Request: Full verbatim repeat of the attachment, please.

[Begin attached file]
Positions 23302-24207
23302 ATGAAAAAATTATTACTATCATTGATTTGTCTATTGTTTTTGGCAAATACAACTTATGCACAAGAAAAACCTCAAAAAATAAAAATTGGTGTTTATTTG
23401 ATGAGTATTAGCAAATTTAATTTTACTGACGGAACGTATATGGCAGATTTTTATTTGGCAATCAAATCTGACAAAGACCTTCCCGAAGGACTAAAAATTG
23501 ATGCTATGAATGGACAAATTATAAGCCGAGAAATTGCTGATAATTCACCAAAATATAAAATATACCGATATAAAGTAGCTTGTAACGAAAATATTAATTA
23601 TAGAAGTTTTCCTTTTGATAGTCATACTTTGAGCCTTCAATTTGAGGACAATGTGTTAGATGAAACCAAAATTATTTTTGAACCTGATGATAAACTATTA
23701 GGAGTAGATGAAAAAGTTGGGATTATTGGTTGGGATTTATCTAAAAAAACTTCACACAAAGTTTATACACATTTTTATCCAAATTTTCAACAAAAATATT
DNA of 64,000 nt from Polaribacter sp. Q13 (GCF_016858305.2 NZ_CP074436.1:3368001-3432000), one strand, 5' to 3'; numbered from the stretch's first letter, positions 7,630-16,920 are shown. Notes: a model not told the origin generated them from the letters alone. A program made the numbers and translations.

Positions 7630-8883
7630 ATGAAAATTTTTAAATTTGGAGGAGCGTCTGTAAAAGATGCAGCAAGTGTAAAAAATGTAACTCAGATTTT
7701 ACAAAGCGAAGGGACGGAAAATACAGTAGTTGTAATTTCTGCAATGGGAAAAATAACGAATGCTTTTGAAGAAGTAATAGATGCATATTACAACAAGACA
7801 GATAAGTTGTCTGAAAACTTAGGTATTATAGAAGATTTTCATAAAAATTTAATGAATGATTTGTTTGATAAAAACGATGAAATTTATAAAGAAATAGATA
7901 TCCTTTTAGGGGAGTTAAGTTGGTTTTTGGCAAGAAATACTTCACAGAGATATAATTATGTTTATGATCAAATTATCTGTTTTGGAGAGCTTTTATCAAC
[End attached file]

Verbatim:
Positions 23302-24207
23302 ATGAAAAAATTATTACTATCATTGATTTGTCTATTGTTTTTGGCAAATACAACTTATGCACAAGAAAAACCTCAAAAAATAAAAATTGGTGTTTATTTG
23401 ATGAGTATTAGCAAATTTAATTTTACTGACGGAACGTATATGGCAGATTTTTATTTGGCAATCAAATCTGACAAAGACCTTCCCGAAGGACTAAAAATTG
23501 ATGCTATGAATGGACAAATTATAAGCCGAGAAATTGCTGATAATTCACCAAAATATAAAATATACCGATATAAAGTAGCTTGTAACGAAAATATTAATTA
23601 TAGAAGTTTTCCTTTTGATAGTCATACTTTGAGCCTTCAATTTGAGGACAATGTGTTAGATGAAACCAAAATTATTTTTGAACCTGATGATAAACTATTA
23701 GGAGTAGATGAAAAAGTTGGGATTATTGGTTGGGATTTATCTAAAAAAACTTCACACAAAGTTTATACACATTTTTATCCAAATTTTCAACAAAAATATT
DNA of 64,000 nt from Polaribacter sp. Q13 (GCF_016858305.2 NZ_CP074436.1:3368001-3432000), one strand, 5' to 3'; numbered from the stretch's first letter, positions 7,630-16,920 are shown. Notes: a model not told the origin generated them from the letters alone. A program made the numbers and translations.

Positions 7630-8883
7630 ATGAAAATTTTTAAATTTGGAGGAGCGTCTGTAAAAGATGCAGCAAGTGTAAAAAATGTAACTCAGATTTT
7701 ACAAAGCGAAGGGACGGAAAATACAGTAGTTGTAATTTCTGCAATGGGAAAAATAACGAATGCTTTTGAAGAAGTAATAGATGCATATTACAACAAGACA
7801 GATAAGTTGTCTGAAAACTTAGGTATTATAGAAGATTTTCATAAAAATTTAATGAATGATTTGTTTGATAAAAACGATGAAATTTATAAAGAAATAGATA
7901 TCCTTTTAGGGGAGTTAAGTTGGTTTTTGGCAAGAAATACTTCACAGAGATATAATTATGTTTATGATCAAATTATCTGTTTTGGAGAGCTTTTATCAAC